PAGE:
The first piece, Suri Sicuri, is an UNESCO Intangible World Heritage dance from indigenous Aymara and Quechan communities, dating back to 800 BCE. It is thought to be originally a hunting dance and “suri” is the Quechuan name for the American Rhea, a large flightless bird similar to an ostrich. Sicuri is a musical form performed by marching musicians playing the “sicu,” the Quechuan name for the zampona panpipes.

Local history tells of the Inca once teaching the giant birds to dance to the pipes, opening their wings, spinning in place, and shaking their behinds as if in courtship. In this piece, the dancers’ magnificent feather headdresses represent the bird’s backsides, and their movements mimic the rhea’s turns. Bolivia Corazón De America unites the ancient choreography with contemporary ballet-based movements, to amplify the suri’s delicate movements and its majestic attempts to fly. The dance also shows a character named Tata Kusillo trying to play with the birds until they run off. His children arrive, filling the stage with jumps, turns, and tricks.

The second piece, Kusillo, features the dance of the traditional Andean clown said to represent many characters: a roguish devil, the Andean tiwula fox, and the parody of a Spanish colonizer. Kusillo’s origins are not certain. His crazy and devilish attitudes are similar to the Greek god Dionysus and his earthiness is connected to the Aymara concept of Manq’ha Pacha, the spiritual-physical dimension of Earth’s depths, profound thought and feeling, and realms of the past.

Choreographer Isidro Fajardo learned this dance in Bolivia and choreographed this World Premiere in 2012. The brightly colored costumes are similar to those worn in the Bolivian Andes, and musicians play regional instruments: charango lute; bombo drum; khena flute. The zamponas panpipes are the favorite traditional instrument of the Lake Titicaca region in present day Bolivia and Peru, flutes that mimic the high mountain winds.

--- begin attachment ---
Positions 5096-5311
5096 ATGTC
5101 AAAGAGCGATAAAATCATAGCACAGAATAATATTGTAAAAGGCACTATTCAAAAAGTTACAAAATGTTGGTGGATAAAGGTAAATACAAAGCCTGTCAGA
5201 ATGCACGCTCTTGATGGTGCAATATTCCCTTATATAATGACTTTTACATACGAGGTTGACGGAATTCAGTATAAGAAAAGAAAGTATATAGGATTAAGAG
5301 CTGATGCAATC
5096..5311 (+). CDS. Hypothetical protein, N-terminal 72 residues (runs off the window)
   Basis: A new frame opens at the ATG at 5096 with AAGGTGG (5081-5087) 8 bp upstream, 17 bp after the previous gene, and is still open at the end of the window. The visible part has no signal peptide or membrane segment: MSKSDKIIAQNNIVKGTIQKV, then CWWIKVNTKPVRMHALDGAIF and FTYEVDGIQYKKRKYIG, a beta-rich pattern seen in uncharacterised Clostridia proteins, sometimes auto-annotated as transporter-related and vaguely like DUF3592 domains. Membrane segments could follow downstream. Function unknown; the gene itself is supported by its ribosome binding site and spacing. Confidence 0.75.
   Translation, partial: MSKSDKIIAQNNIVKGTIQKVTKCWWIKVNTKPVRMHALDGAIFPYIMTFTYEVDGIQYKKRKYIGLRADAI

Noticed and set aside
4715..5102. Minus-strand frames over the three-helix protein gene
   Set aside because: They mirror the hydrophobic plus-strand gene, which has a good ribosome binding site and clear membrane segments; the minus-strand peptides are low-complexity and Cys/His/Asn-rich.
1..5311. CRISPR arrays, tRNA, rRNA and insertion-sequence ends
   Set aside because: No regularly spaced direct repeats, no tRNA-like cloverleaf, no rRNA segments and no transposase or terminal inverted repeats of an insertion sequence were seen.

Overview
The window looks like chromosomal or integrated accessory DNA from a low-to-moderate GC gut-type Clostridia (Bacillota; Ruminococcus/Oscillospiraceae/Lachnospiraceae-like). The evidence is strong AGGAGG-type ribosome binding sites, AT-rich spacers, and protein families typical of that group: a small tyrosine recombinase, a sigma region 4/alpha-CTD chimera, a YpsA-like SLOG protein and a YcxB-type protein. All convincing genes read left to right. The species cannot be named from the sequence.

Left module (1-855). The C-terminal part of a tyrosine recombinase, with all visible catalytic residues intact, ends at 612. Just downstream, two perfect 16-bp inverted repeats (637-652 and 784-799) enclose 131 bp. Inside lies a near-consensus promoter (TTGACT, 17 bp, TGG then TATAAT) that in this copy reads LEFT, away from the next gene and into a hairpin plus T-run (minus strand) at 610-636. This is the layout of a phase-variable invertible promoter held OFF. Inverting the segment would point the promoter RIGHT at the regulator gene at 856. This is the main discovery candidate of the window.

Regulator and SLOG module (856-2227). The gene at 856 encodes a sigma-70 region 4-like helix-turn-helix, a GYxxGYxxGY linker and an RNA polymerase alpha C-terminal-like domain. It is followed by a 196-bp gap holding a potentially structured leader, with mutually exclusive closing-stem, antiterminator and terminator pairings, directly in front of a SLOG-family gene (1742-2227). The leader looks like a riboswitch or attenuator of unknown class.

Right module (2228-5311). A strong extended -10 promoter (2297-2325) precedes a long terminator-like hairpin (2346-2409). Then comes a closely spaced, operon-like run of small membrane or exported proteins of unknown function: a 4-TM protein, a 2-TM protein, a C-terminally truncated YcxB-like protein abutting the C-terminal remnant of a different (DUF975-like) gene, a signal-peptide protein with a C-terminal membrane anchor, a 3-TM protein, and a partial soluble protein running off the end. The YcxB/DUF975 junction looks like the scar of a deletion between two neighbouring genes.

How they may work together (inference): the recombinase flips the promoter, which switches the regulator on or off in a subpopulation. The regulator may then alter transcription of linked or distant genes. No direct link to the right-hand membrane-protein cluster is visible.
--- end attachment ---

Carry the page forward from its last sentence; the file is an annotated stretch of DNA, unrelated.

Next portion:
Title: Magical Encounters in the Altiplano
Suri Sicuri
Artistic Director/Choreographer:
Isidro Alfonso Fajardo
Dancers: Felisa Amaya,
Melissa Anguiano, Kristin Bard, Esteffany Calderon,
Jaime Echavarria,
Isidro Alfonso Fajardo,
Herbert Godoy, Gabriela Hernandez, Christina Perry, Maria Alicia Lemus, Jeniffer Martinez, Kiuver Orizabal, Laura Rubio, Jesus Sandoval

Magical Encounters in the Altiplano is a presentation of suri sicuri, a dance from Amarya and Quecha communities in northern La Paz, Bolivia, dating back to 800 BCE. Suri is the indigenous Quechua name for the American Rhea, a large flightless bird similar to an ostrich. Sicuri is a musical form performed by marching musicians playing the zampoña (sicu in Quechua) panpipes.  

The dance is set (and peformed frequently) in the Bolivian altiplano, a vast inland plain at altitudes of ten to fourteen thousand feet. The terrain is rocky and the climate is cool, windy, and dry. Indigenous women called indiecitas open the dance, and they move with a delicate humility, a weary sadness for their hard lives, and a discernable pride in their heritage.